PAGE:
The Chairman opened proceedings by reading a memo composed jointly by the three vice-presidents -Messrs Storrer, Bannister and Pincott - which put the matter clearly and impartially before the meeting. A general discussion took place - questions asked and answers given - and when the matter was properly thrashed out by a unanimous show of hands it was decided to sink all differences and work together again. A vote of thanks for Mr Pincott for the able and painstaking way he managed the whole of a difficult proceeding closed the meeting.

By 1914 the Barwon Regatta was one of the most popular rowing fixtures in the state. More than 500 competitors and spectators from Ballarat alone arrived in Geelong by special train and along with a huge crowd witnessed an exhibition of wire walking. In May of that year Eliot Shannon was killed in a car accident in the Western District whilst on his honeymoon. Eliot had been a crew member of the victorious 1908 Maiden Eight double at Ballarat and Barwon. His death was to be first of many for the club in the following years.

World War I was declared in August and on the first day of enlistment for Australia's Expeditionary force to Europe, eight members of the Barwon Rowing Club presented themselves for service. They were J. Paul, R. Barnfather, J. Munday, M. Stoner, H. Hurst, A. Taylor, H. McRae and V. Ibbotson. Three club members were also training at Queenscliff, making six from the victorious 1914 Maiden Eight at Ballarat on active service. Despite the war, the Colac Regatta was held in January 1915, with Barwon winning the Maiden Four and the Barwon Regatta was held also that year. But the club was gradually being depleted as more and more men answered their country's call. By the close of 1915 23 members had enlisted. Presenting the annual report, the president Mr. Bostock noted that several others, although eager had been unable to go and that almost all eligible members had gone to the front. The club, he said, was doing its part in the cause of King and country. Three rowers had already paid the supreme sacrifice; Lieutenants J. C. Paul and H. Hughes and Sergeant C. M. Storrer. Paul and Storrer both worked for Dalgety and Co. and their deaths at Gallipoli were described by fellow worker and former Barwon member, Norman Hurst, in a letter to the company.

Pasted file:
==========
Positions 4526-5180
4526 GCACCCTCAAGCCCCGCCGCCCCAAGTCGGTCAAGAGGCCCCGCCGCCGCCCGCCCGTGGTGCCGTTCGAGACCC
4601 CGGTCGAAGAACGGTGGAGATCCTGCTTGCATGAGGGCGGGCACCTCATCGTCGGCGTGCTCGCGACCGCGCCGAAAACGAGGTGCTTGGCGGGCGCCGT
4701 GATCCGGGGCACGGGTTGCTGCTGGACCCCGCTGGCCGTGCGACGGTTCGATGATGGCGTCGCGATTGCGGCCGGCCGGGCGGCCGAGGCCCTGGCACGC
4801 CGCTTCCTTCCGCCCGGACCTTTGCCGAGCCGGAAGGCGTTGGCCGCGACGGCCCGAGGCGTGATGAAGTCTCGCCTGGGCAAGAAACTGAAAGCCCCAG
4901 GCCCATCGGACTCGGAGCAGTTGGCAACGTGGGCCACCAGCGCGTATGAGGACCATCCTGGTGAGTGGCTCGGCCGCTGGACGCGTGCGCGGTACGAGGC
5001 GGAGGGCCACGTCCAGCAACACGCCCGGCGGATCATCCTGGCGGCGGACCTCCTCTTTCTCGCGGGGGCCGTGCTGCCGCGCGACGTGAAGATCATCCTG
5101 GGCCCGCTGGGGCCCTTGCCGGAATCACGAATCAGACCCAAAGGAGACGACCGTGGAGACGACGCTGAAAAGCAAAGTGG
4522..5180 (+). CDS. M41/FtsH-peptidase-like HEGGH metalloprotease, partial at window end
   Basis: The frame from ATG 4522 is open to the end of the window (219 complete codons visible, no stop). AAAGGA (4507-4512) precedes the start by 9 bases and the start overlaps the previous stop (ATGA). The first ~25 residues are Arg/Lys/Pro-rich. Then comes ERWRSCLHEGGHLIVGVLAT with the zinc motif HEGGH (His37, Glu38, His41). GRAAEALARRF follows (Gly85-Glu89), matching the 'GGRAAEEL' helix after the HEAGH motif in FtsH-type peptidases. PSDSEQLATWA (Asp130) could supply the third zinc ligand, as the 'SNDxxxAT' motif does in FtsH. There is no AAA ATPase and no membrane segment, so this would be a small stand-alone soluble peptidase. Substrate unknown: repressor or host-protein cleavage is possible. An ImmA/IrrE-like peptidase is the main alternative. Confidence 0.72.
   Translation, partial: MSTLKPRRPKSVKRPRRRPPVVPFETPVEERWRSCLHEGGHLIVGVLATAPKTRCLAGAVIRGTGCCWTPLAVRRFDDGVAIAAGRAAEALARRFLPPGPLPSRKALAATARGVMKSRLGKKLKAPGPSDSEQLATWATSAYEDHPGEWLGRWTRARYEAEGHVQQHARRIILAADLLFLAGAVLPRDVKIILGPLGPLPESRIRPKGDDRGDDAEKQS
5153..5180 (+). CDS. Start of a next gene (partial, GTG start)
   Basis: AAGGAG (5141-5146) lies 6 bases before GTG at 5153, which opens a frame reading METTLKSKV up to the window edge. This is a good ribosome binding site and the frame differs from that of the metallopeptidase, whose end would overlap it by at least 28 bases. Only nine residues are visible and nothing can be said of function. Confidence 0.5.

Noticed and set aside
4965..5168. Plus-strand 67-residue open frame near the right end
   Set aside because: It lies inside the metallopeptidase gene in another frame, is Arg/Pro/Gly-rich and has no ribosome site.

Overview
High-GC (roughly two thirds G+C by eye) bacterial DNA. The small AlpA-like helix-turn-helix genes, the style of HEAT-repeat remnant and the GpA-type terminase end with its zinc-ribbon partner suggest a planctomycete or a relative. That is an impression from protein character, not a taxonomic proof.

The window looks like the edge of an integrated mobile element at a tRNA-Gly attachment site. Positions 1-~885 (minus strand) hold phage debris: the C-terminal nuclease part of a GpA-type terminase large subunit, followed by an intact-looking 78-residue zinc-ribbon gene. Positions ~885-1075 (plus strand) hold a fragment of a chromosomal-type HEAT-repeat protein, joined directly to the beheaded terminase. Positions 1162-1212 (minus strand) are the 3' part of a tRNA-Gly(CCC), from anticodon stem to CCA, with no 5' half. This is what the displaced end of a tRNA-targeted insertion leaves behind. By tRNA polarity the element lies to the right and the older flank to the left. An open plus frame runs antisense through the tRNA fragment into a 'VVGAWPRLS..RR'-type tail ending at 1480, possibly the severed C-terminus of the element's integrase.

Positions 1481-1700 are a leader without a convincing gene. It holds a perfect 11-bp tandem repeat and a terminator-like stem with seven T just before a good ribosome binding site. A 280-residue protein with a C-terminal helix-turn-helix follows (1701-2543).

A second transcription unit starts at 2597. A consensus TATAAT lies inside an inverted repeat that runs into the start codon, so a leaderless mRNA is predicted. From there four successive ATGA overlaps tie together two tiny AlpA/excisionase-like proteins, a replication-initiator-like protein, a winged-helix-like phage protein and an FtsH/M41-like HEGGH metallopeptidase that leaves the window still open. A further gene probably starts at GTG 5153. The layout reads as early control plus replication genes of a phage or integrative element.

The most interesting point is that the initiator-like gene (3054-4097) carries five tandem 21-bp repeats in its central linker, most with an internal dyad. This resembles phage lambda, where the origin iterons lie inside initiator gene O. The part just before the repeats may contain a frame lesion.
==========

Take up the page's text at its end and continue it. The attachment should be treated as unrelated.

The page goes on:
I regret to write particulars of Murray Storrer's death, which occurred in the trenches. He turned out a smart soldier, and was doing good work - was popular with everyone, and is greatly missed by us all. The Turks were pumping shrapnel into our trenches from about 6.30am till gam, and they made it fairly uncomfortable for us. Murray was sitting in a recess in the firing line having his breakfast of bully and biscuit at about 7 am when a shell burst right over him, a fragment of which hit him on the top of the head, exposing the brain. He lost consciousness instantly, no one knew he was hit for some seconds as he never moved, just sat there with a piece of biscuit in his hand. We got him to the dressing station, where he died at 1 pm, without regaining consciousness.